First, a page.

Seminars & Events

Thursday, September 11, 2014: Dr. Bevil Conway (Wellesley College) will speak on his research in visual neuroscience and color at 4:30 pm in Goodpaster Hall 195.

Monday, October 27, 2014: Dr. Todd Gould (University of Maryland Baltimore) will speak on "Genes to behaviors to treatments in bipolar disorder" at 4:45 pm in Goodpaster Hall 195

Friday, December 5, 2014:  Dr. Brian Mathur (University of Maryland Baltimore) will speak on "Braking bad: Aberrant inhibitory neurotransmission in addiction" at 3:00 pm in Goodpaster Hall 195.

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Alumni Highlight

Check out Jordan Gaines Lewis '11's award-winning blog, Gaines on Brains. 

gainesonbrains.com

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SMP Spotlight

Katie Gluskin and Jeff Haus present their SMP
Katie Gluskin and Jeff Haus, "Entorhinal Cortex Lesions, Habituation, and Latent Inhibition," 2013. Gluskin and Haus, the 2013 co-winners of the Neuroscience Award, infused a neurotoxin into the entorhinal cortex of rats to induce a lesion, and measured the resulting habituation and latent inhibition behavior within a fear conditioning paradigm.

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Piantadosi, Patrick (2010).  The Effect of Intrabasalis Orexin A Infusion on Reversal Learning Performance in Rats with 192 IgG-saporin Lesions of the Nucleus Basalis Magnocellularis.  (Mentor: A. Bailey)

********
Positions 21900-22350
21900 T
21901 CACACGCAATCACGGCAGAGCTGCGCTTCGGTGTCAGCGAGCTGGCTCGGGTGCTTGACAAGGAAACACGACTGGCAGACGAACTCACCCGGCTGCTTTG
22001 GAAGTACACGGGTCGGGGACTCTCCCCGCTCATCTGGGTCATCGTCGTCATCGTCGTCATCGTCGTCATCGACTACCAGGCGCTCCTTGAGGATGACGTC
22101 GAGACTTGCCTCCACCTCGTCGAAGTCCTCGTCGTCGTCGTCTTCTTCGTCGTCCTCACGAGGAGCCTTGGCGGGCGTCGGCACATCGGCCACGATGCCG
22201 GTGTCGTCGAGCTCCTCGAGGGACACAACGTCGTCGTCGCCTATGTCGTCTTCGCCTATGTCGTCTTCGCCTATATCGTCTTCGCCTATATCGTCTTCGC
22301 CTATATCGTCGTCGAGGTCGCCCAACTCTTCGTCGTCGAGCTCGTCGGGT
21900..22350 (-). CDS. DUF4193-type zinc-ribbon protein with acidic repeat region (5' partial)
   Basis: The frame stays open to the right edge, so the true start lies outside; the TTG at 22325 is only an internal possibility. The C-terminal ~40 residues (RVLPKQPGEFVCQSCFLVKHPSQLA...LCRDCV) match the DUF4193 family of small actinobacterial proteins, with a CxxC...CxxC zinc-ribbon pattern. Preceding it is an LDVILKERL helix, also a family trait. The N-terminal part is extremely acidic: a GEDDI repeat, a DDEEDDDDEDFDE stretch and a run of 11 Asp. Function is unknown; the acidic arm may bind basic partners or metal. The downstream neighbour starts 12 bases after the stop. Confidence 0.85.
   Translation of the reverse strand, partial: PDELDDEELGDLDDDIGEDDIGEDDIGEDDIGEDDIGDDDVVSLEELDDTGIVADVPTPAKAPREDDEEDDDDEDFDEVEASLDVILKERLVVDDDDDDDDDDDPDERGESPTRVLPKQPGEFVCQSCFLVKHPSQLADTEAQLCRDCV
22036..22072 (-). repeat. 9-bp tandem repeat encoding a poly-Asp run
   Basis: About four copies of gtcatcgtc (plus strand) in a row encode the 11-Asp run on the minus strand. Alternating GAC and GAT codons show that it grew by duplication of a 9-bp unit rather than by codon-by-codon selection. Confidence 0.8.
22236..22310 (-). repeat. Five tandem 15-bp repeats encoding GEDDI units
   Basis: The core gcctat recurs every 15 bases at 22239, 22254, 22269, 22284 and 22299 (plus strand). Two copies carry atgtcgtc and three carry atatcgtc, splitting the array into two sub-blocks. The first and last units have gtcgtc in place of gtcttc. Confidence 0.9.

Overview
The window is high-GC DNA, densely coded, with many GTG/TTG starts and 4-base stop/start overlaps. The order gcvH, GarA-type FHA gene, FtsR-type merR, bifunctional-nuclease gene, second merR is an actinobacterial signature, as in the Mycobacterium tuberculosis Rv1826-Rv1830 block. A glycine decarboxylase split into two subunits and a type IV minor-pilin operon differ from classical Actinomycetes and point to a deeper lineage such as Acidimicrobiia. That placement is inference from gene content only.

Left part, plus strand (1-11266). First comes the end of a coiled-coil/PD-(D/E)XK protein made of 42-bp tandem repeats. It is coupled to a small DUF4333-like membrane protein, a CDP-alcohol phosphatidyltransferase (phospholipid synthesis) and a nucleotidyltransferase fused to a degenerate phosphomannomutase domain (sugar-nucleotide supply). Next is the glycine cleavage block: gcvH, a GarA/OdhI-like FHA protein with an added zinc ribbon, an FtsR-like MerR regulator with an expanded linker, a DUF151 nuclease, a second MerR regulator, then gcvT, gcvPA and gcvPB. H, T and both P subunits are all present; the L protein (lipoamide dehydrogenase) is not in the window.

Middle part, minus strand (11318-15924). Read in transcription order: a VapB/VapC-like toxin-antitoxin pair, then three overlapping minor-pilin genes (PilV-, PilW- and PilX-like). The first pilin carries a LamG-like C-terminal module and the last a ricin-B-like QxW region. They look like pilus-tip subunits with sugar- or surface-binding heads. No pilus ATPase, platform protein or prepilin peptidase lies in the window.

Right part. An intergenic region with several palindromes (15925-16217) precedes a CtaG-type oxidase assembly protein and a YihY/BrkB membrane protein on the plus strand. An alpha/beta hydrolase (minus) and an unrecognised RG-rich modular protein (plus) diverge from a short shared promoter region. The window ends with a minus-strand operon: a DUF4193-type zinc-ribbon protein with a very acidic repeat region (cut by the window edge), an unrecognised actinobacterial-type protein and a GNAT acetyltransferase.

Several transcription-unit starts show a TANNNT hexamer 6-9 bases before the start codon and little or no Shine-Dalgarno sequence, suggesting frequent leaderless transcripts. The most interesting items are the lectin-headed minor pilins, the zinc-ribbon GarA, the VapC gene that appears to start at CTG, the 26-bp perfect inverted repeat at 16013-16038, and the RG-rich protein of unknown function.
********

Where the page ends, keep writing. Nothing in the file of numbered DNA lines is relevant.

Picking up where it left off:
Abstract 

Alzheimer’s disease (AD) is characterized by hypofunction of the basal forebrain cholinergic system, which results in the memory and attentional deficits observed in individuals suffering from the disease. Progressive neurodegeneration renders the primary source of cortical acetylcholine (ACh), the nucleus basalis magnocellularis (nBM), unable to innervate the cortex at normal physiological levels. Recent research has implicated a group of hypothalamic neuropeptides, the orexins (orexin A and B, also known as hypocretin 1 and 2), in aiding in the efflux of endogenous ACh from the nBM to the cortex. Microdialysis administration of orexin A (OxA) to the nBM in rats has been shown to stimulate cortical ACh release and decrease feeding latency in response to an appetitive stimulus. No previous research has evaluated the impact of OxA administration on performance of a cortical dependent task in animals with selective cholinergic lesions of the nBM. The current study attempted to examine the effect of intrabasalis administration of OxA on olfactory discrimination reversal learning (ODRL) performance in rats with 192 IgG-saporin lesions of the nBM. It was hypothesized that OxA administration prior to reversal would ameliorate the reversal learning deficit characteristic of animals with nBM lesions. Results indicated that animals with cholinergic lesions trended towards impairment during reversal, although no effect of OxA was observed on performance during any stage of the ODRL task. Implications and possible confounds relating to cannula placement and lesion efficacy are discussed.